I woke up several times in the night, riled up with excitement to start the journey. Justin Bieber woke me up at 5:30am, Beauty and a Beat was the alarm I had set – a moment later, the telephone beside the bed began to ring. *Phew* It was a courtesy wake up call and an invitation to join the team for breakfast in the hall.
I got out of bed and had my 6 o’clock appointment. I stood under the soothing massage of the rainfall shower head, the last time I would have a mechanised shower for the next eight days.
My clothes were all technical garments: a breathable, quick-dry shirt with air-ventilation wings beneath the arms and below the neck; compression leggings to the ankle; lightweight, zip-away hiking pants; gaitors to the knee; compression liner socks with toes; over the top of that a pair of heavy-duty hiking socks; leather boots above the ankle; and finally, a wide-brimmed hat. Each piece served a purpose, whether to protect against the sun (hat), regulate heat loss (shirt), protect against biting insects (shirt); protect against cutting and abrasions (gaitors); regulate circulation (compression socks and leggings); or provide joint support (boots).
For breakfast, the hotel offered a continental buffet. I grabbed a croissant and some fruit, a glass of juice and a glass of water – that would be enough to get my engine going.
They gave us some time to relax and enjoy the breakfast, but then we had to finalise our packs. I left my carry-on suitcase with the hotel and took with me only the essentials- I had to consider the porter who would be carrying my backpack, we were advised that a bag under 10kgs would be ideal.
After what was a significant wait, we were picked up by bus and taken to the light-craft airport. There, a light-craft would fly us and our backpacks to Kokoda. Light-craft airplanes necessitate balance and weight distribution is paramount. Each of us were weighed on a stand-on scale, then our backpack. It was the first time since the airport that I had weighed my bag, which at the time was 15.9kg. Somehow I had managed to repack everything well enough to get it down to just 9.6kg.
The original plan was to take three separate airplanes, enough so to accommodate the entire group and their backpacks. However, one of the airplanes was out of operation – two of the three groups could go ahead, the final group needed to wait for the airplane to return. And so the wait was on.
I climbed aboard and found the airplane to be rather empty, only enough seats for six passengers, but so much space around. You could see the wings and the propellers from any seat. We taxied on the tarmac but were behind a queue of airplanes taking off. The waiting was agonising, it was another 45 minutes inside the non-air-conditioned airplane before we took off.
The flight was amazing. The tuk-tuk-tuk of the engine and the soaring heights were exhilarating. We flew over what was apparently most of the track through which we would be trekking, at times it was hidden amongst the dense jungle. But there were rivers that had mud tracks on either side of the banks, those were the tell-tale signs of walking trails.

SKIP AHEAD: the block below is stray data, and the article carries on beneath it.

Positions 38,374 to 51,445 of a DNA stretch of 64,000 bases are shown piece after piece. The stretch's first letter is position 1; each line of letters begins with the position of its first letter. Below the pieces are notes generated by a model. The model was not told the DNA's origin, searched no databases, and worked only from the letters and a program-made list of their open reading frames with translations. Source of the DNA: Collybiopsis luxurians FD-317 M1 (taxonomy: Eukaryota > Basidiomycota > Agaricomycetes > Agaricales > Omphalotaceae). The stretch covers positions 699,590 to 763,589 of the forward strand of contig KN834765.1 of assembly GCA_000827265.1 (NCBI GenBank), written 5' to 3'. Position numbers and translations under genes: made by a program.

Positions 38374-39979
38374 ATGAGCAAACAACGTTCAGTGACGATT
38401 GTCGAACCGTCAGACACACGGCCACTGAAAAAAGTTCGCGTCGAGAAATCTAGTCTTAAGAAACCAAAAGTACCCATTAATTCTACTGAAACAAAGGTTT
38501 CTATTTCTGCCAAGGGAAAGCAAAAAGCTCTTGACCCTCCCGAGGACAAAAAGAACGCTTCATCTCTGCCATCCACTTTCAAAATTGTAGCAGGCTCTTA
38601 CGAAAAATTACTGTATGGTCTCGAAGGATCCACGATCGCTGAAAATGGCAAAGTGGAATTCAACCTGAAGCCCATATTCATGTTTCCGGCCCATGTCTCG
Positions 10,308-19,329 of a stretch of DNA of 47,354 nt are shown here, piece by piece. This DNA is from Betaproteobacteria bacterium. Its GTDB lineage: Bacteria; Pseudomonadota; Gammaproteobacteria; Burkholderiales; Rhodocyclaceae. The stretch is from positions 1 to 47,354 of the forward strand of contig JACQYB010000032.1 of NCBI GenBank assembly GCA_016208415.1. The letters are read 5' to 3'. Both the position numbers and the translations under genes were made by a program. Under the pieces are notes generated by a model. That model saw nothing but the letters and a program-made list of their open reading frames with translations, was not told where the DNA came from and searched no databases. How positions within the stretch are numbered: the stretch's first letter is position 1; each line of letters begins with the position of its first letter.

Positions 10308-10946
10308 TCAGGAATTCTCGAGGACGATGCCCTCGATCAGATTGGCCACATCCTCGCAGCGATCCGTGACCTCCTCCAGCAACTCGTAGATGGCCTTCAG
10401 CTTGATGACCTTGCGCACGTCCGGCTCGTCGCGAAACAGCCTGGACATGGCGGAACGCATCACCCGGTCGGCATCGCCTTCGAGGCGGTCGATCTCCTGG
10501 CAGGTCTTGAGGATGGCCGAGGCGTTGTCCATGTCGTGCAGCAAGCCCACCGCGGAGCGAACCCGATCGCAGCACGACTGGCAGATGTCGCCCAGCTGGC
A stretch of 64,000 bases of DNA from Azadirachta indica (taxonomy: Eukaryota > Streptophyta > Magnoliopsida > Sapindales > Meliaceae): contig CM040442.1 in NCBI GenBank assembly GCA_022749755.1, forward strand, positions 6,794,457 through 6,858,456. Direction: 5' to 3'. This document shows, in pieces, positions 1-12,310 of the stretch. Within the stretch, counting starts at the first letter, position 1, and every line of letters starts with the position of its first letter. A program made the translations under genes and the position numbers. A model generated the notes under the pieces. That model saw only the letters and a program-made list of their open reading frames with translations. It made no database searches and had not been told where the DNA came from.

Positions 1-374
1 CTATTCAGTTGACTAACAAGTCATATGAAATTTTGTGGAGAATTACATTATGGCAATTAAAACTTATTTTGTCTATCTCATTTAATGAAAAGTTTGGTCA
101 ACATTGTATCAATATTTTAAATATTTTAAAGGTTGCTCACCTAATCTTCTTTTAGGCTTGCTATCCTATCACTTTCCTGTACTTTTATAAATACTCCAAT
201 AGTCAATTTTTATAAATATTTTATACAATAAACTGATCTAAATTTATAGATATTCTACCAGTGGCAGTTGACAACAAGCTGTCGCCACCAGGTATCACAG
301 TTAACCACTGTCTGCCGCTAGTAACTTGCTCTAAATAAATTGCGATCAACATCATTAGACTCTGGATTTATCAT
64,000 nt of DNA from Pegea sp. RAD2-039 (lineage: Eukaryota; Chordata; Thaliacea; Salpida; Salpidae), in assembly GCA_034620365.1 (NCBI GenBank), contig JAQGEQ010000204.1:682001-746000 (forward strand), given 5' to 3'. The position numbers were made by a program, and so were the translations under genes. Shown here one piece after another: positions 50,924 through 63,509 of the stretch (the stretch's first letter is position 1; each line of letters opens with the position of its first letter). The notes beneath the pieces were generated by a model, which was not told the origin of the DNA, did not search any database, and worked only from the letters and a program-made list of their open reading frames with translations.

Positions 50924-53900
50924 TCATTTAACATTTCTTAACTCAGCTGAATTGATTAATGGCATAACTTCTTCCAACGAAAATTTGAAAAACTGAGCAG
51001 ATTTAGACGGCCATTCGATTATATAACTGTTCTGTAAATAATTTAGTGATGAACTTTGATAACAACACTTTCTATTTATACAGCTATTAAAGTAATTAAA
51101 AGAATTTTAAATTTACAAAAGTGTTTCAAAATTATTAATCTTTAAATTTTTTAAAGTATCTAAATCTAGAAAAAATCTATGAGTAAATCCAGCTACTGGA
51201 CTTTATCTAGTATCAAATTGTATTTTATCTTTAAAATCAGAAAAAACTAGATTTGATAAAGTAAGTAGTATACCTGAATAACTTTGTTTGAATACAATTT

Mostly in brown clearing, where grass probably did not grow, there were small villages with lines of white smoke rising from the rooftops. Even the rivers were brown. This made me think about our drinking water supply and where we would bottle it – of course, I had purification tablets, but they don’t filter the water and make it clear!
As we reached higher and higher into the clouds, my eyes began to wonder out in the expanse of sky. Below us on the clouds, the airplane cast a shadow and circling around it was a rainbow. A circular rainbow on top of a cloud, with the shadow of our airplane right in its centre. Amazing!
The landing was a thrill. We flew over a clearing of forest, which from our vantage, looked like an elongated football field. We arced around and lined up the plane as we descended. There was a slight nervousness in the plane, everyone was unsure of how a grass landing would feel. As the wheels kissed the ground we felt the first bump of the landing. The wheels lowered again and this time gained traction, the brakes were on, we were stopping fast. Before we knew it we had taxied over to an area where a group of men stood – our porters and guides!
It was barely 9 o’clock in the morning, but the sun was radiating its brilliance down on us. We hopped off the plane and took our backpacks over to the shelter. The porters were fumbling around our backpacks, perhaps joking amongst them who would carry the biggest and heaviest!
The wait was on – two more groups were to complete the party and there was at least an hour to twiddle our thumbs. I had to get out of the sun and found a small track at the edge of the runway that lead to a palm tree plantation. There, we sought cool refuge in the shade and chased beautiful butterflies the size of our open palms.
I walked out into the open field, the sun shining, burning. The final group had just arced around and were coming down to land. Thrilling from inside the airplane, it was even more so as a spectator on the ground. We could see the plane bounce slightly as the wheels hit ground at speed. All of us stood where the porters had stood as we came in to land, from this vantage point it seemed the airplane would not brake in time! The propellers would chop us into tiny pieces, we would never even start our journey!
The pilot stopped the plane, not 50m from us, and as the propellers were disengaged we all came up to greet the last portion of our group. We were all together now.
We stood behind our backpacks, which the porters had lined up neatly for us. This was the meet and greet with our companions. One by one we were called up to the front, and one by one our porters came up to greet us.
A short, timid, young man came up with a grin across his face – his name was Auda (pronounced, Ow-rah). We were similar in height, but he was much thinner. He wore a polo with the tour’s logo embroidered on the chest, with a pair of shorts and thongs. Thongs!? Here I was in full hiking gear and there he was all casual as if just about to duck up to the shops to buy the morning paper.